Today I read this story about a young man in Belize whose life was radically changed by people loving him and encouraging him when his own parents abandoned him at the age of 12. I was moved by the way I saw God's hand in his life as he described the twists and turns that led him to the place of gratitude and hope where he is now. I can imagine that it took courage for him to write his story down and that there were probably times where he doubted whether he should or not. Sometimes something means an awful lot to us, but we have doubts about whether or not it would mean much to others. It is disconcerting to share our stories when others may discount their value or weight. Earlier this week I read two different accounts written by fathers who lost a child. One to a stillbirth and the other to a tragic car accident at age five. Both commented that they were hesitant to share their stories. They were concerned about somehow cheapening the weight of their experiences with their own clumsy words and even worse, laying them out there for others to criticize or judge - not just their writing, but their very motives for writing in the first place.
I am thankful that each of these people chose to tell their story. SO thankful. I am drawn to stories. True stories. Biographies, autobiographies, historical sketches, blogs, I want to read them all. To me, this is the stuff of life.
In Shauna Niequist's book, "Bittersweet," she writes this, "There are myths that we tend to believe about our stories: the first is that they're about us; they don't matter. But they're not only about us, and they matter more than ever right now. When we, any of us who have been transformed by Christ, tell our own stories, we're telling the story of who God is... My life is not a story about me. And your life is not a story about you. My life is a story about who God is and what he does in a human heart."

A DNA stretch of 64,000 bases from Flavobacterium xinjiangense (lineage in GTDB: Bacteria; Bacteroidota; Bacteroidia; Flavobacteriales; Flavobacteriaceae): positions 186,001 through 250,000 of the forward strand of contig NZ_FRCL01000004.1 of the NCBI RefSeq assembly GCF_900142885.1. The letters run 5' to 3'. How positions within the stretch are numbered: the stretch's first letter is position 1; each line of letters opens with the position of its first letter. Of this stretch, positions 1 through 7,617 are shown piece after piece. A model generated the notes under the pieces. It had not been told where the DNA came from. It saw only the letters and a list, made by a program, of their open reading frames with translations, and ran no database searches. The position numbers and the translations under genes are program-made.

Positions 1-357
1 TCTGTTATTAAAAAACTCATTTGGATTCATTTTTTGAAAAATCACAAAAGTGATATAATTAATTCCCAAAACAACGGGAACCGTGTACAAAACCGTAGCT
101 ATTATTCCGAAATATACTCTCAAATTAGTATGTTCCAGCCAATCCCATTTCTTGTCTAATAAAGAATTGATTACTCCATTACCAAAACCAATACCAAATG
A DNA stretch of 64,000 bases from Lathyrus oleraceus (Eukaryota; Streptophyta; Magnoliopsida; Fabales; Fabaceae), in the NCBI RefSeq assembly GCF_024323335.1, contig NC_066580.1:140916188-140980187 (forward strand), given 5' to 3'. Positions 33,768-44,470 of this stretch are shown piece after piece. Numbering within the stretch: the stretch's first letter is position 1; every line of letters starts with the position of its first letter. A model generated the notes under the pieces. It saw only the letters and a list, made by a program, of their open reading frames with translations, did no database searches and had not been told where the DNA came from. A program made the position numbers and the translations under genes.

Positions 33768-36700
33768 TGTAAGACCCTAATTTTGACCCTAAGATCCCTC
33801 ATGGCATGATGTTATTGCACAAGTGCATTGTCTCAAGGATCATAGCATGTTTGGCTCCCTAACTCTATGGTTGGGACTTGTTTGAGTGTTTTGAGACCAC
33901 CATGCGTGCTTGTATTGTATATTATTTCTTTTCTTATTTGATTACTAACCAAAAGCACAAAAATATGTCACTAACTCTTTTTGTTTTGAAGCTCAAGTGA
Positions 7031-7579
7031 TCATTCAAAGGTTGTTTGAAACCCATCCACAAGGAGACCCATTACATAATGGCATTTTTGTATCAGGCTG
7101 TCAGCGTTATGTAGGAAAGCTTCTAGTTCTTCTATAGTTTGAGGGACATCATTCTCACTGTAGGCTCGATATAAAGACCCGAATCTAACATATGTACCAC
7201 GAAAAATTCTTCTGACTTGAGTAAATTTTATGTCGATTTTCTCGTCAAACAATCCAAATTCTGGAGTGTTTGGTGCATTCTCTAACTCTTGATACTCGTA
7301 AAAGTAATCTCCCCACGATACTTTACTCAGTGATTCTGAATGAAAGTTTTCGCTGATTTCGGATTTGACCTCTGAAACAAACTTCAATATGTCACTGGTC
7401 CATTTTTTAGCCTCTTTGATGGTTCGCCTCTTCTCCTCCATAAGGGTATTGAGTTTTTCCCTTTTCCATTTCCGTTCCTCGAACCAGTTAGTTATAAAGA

Let's be brave and tell His story about our lives - about what He has brought us through and what He is walking with us in today and where He seems to be leading us. And let's not be quick to judge when others share their stories. There are things to learn about God and what He is doing in the world bound up inside each and every person we meet - my bus driver, the woman I pass in the city each day holding a cardboard sign, your son's swim team coach, the mail carrier, my neighbor, the telemarketer. Perhaps if we saw each other that way, if we saw ourselves that way, we'd approach each other with a bit more grace and dignity, and we'd dive deeper into the the greatest story ever told.
No man is an island, but man is it ever tempting to try it out sometimes! There is nothing quite like having to suffer through the consequences of someone else's decision to make you want to bar the doors and windows and give the hermit-life a try. As long as we live on this planet, we will be effected by the decisions of others. Sometimes for good, other times not so much. The same decision-making capability and freedom that God granted you, he also gave to your family members, friends, boyfriend/girlfriend, co-worker, boss, pastor, political leader, and even strangers on the street.
No matter how hard we try, we cannot control those around us or insulate ourselves from their choices. So what can be done when we find ourselves tossed in the wake of someone else's decisions?
1. Take a deep breath. Maybe more than one.
2. Remember that you are responsible for your own actions and reactions, regardless of how you feel or who made you feel that way. One bad decision by someone else doesn't necessitate another from you.
3. Plead with God for a higher perspective and a compassionate heart. It may come right away, but it might not. Expect it. Wait for it.
4. Acknowledge the reality of the situation and the greater reality of God's sovereignty and His promise to work everything together for your good (Romans 8:28). Acknowledge it in prayer, in journaling, in a conversation with someone you trust. Keep acknowledging it until you find yourself dwelling more on what He can do than on what was done "to you."